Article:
YHRI distributes materials related to its interpretation of the United Nations Universal Declaration of Human Rights and YHRI programs, to schoolchildren in a variety of developed nations, such as the United States,[19] Australia,[20] the United Kingdom[21] and the Czech Republic.[22] YHRI is also active in Germany.[23] In Belgium, it handed out a prize, and also held an awards ceremony in Bulgaria for the same prize.[24] YHRI awarded one prize to a Chinese actress, who promoted the group's views on her web site,[25] and another to a young Israeli Scientologist who screened the film, UNITED, and distributed YHRI materials in his school.[26][27] It held a conference in Zurich.[28] It discussed plans to lecture and distribute its materials to schoolchildren in Ghana and Liberia.[29][30][31][32] It advocated lower school fees in Uganda,[33] and held a peace rally in Nigeria.[34] In South Africa, Mary Shuttleworth's country of origin, it is pushing for a "human rights month."[35] The organization's work is supported by the actor and Scientologist Tom Cruise[36] and cooperates with human rights organizations, such as, allegedly, local chapters of Amnesty International.[37] According to the Frankfurter Allgemeine Zeitung, neither Amnesty in Berlin nor Amnesty International headquarters in London had knowledge of any such collaboration[38] and Amnesty International, as of March 2013, has been removed from the list of collaborators on the YHRI website.[39]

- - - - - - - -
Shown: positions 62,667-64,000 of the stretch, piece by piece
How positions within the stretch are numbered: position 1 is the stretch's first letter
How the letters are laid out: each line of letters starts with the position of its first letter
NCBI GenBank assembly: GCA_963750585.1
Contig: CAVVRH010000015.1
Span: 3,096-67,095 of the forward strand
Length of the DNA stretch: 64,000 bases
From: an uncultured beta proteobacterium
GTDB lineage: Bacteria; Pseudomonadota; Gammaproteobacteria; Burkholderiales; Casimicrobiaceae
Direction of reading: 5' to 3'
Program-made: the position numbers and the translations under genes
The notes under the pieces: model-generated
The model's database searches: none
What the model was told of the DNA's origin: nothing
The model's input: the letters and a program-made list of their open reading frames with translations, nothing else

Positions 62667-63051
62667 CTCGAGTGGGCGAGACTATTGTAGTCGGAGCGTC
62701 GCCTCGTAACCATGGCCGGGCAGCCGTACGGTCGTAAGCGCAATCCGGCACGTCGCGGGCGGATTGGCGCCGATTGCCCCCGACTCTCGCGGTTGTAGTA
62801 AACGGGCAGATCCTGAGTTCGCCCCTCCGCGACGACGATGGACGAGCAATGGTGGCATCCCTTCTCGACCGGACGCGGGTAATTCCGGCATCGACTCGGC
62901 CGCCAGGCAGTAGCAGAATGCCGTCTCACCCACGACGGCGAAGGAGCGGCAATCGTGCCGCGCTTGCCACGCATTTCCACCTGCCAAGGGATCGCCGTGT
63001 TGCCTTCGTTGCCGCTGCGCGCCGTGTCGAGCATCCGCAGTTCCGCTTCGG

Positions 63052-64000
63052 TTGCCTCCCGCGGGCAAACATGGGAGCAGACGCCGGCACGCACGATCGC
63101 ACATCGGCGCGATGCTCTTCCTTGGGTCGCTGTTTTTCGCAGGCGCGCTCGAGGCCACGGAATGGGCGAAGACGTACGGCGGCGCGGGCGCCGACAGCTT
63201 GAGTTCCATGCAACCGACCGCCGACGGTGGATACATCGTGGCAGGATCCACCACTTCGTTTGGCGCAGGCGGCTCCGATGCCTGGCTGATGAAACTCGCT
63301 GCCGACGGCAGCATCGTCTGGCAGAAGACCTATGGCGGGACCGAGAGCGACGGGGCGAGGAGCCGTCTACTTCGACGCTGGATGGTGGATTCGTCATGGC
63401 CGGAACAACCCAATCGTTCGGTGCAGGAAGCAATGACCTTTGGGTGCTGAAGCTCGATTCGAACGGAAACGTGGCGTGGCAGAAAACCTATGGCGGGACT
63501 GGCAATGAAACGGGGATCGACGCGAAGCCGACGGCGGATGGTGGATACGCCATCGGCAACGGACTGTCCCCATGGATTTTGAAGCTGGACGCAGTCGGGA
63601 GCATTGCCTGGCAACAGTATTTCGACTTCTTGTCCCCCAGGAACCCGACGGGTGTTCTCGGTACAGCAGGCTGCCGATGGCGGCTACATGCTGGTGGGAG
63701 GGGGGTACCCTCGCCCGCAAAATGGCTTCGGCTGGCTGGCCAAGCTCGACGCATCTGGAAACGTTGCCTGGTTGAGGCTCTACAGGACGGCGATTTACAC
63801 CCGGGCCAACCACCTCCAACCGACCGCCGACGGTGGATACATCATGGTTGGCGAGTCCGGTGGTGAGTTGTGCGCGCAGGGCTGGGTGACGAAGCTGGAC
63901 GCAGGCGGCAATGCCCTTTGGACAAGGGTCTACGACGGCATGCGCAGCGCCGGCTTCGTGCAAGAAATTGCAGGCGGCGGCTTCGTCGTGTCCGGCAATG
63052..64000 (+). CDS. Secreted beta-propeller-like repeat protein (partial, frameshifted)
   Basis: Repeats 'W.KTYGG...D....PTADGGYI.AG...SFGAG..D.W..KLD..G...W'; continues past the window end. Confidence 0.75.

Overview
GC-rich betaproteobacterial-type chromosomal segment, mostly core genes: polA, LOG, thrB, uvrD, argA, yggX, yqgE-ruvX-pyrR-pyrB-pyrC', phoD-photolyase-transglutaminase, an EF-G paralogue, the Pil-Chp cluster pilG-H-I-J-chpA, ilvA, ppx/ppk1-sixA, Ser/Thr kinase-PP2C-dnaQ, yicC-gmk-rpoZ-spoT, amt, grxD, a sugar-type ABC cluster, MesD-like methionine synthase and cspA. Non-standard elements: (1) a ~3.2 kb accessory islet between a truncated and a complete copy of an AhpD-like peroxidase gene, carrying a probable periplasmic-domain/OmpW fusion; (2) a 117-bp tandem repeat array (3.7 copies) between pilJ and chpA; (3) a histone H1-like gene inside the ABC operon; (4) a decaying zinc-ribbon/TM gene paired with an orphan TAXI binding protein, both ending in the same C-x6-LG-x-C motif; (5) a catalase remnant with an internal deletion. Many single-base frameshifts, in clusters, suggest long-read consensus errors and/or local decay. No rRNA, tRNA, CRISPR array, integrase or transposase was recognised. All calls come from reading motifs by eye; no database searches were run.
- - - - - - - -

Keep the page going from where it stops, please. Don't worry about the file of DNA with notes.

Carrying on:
In 2005, Youth for Human Rights International organized a conference at a Los Angeles High School. Stephen Strachan, principal of Jordan High School, said that although he knew some of the organizers were Scientologists, he did not know of YHRI's relationship to the church until the Church of Scientology was listed on publicity materials as a co-sponsor. After learning of the connection, an agreement was negotiated to remove any mention of the Church of Scientology from literature, and letters were sent to parents saying students would need permission to attend the event.[40][41]

In 2007, YHRI led a pilot human rights course in the province of KwaZulu-Natal, South Africa, at which it distributed L. Ron Hubbard's tract The Way to Happiness to students ranging from 12 to 17 years old, and taught them Scientology jargon like the tone scale, while trying to enroll them in Drug Free Marshalls, a Scientology organization like Narconon. An official in the provincial government said he hoped to bring it to the province's 4.44 million children.[42]


In 2007, at a human rights youth forum organized by YHRI, in Sydney, Australia, three students from Canterbury Girls High School expressed concern at overt references to Scientology in the promotional materials. One said she felt "exploited." The Department of Education is looking into the students' complaints. However, David Clarke, a Liberal of the New South Wales upper house and a member of the Catholic group Opus Dei, said that he had also been unaware of any strong links between the youth forum and the Church of Scientology. But, Clarke added, "I'm a practising Catholic. There was no pushing as far as I could see of Scientology."[1]

A German journalist has accused Scientology of false advertising through YHRI, recruiting members indirectly, and government officials in Germany have said YHRI serves as a cover-up tactic for Scientology.[23][38]